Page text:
DAILY MIRROR (U.K.)
Jackson and McLaren, world’s champion Australian wood-cutters.
[London, U.K. : Daily Mirror, 1909 or 1910]. Two gelatin silver print photographs, 205 x 150 mm and 150 x 205 mm, respectively; versos with wet stamp of of the London Daily Mirror, and an identical caption label which reads: ‘Fine Fellers. Jackson and McLaren, world’s champion wood-cutters, felling trees on Lord Salisbury’s estate at Hatfield yesterday, the logs to be used in the ring at the Olympia Circus on Friday next.’; both prints are unmounted and in excellent condition.
“The Original Australian Woodcutters”, featuring Harry Jackson and Peter McLaren, were managed by Melburnian impresario Thomas Waddell Dougall. The troupe entertained English audiences in 1909-1910 with “a unique exhibition of Tree Felling and other Australian Bush Novelties”, and was billed as the only act of its kind in the world at that time. They also toured North America in 1908 and again in 1913-14. Later newspaper notices suggest they possibly remained in the States for the duration of the war and well into the 1920s. Axe Manual of Peter McLaren, America’s Champion Chopper (1929) was a pamphlet published by axe manufacturers Fayette R. Plumb Inc., of Philadelphia, who engaged Australian competitive “chopper” Peter McLaren to promote their products.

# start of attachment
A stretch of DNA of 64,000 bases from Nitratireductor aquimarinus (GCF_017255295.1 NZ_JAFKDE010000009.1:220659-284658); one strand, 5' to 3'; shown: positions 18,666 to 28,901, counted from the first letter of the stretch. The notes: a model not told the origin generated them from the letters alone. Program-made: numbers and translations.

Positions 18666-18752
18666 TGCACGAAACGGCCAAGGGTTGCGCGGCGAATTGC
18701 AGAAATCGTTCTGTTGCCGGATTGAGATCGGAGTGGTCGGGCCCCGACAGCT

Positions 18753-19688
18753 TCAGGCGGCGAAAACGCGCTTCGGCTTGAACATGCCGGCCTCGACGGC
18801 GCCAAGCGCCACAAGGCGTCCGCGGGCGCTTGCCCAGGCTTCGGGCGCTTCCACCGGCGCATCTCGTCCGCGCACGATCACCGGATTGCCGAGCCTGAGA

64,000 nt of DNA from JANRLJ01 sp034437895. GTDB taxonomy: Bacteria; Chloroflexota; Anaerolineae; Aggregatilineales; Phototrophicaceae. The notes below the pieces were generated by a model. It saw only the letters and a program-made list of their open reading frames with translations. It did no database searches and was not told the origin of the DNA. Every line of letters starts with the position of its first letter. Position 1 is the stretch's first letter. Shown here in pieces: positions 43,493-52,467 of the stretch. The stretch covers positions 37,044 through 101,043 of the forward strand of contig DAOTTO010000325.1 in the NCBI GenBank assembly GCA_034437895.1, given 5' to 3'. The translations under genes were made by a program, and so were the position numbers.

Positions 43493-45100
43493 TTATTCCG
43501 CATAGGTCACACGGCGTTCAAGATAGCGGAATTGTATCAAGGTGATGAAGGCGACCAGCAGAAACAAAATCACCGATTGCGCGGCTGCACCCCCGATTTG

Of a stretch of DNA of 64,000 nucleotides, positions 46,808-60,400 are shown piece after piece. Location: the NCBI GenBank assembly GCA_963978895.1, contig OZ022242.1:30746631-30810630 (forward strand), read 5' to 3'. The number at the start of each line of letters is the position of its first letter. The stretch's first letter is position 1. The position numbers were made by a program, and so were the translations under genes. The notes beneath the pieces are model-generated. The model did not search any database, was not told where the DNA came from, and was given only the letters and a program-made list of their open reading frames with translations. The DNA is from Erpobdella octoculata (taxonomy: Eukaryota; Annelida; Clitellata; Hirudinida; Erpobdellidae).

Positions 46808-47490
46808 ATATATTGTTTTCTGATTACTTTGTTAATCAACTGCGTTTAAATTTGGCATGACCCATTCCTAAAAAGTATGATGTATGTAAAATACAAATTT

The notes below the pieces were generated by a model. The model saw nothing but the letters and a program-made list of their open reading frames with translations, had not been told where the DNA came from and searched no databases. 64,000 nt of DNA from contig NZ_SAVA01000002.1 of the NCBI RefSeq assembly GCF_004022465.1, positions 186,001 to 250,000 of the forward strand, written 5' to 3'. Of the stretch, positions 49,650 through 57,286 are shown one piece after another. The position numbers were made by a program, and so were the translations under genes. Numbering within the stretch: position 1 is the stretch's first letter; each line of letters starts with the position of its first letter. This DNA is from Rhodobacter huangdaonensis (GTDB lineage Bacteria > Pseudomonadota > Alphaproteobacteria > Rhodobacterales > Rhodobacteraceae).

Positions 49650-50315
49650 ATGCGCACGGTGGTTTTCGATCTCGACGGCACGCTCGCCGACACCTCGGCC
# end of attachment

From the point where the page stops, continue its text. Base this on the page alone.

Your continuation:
‘One of the most novel acts ever presented in a house of entertainment was that of the “Australian Woodcutters.” To obtain these it was necessary to send a personal representative into the interior of the Bush, find out the champion exponents of the art of wielding the axe, induce them to come to England. When this was finished, however, only half the difficulties were overcome. It was found impossible to reproduce the act of the Australian Backwoods in London without the actual timber upon which the men had been accustomed to work, and the extraordinary decision arrived at to get 2,000 tons of the Blue Gum Tree from the interior to the sea coast and then shipped to London. This act when it was eventually produced was an enormous attraction; the opening night being under the personal patronage of His Majesty’s Government, in the person of the Secretary of State for the Colonies, whilst everyone of the Agents General were present with their Officers, As a proof of the successful result of his tremendous venture, although the men were engaged for eight weeks, the engagement was extended from time to time until they ultimately completed an unbroken run of fifty-six weeks before returning to Australia.’ (ArthurLloyd.co.uk, The Music Hall and Theatre History Site Dedicated to Arthur Lloyd, 1839 – 1904, describing a programme for the Christmas 1909 performance at the London Hippodrome in which The Original Australian Woodcutters were the star attraction on the bill).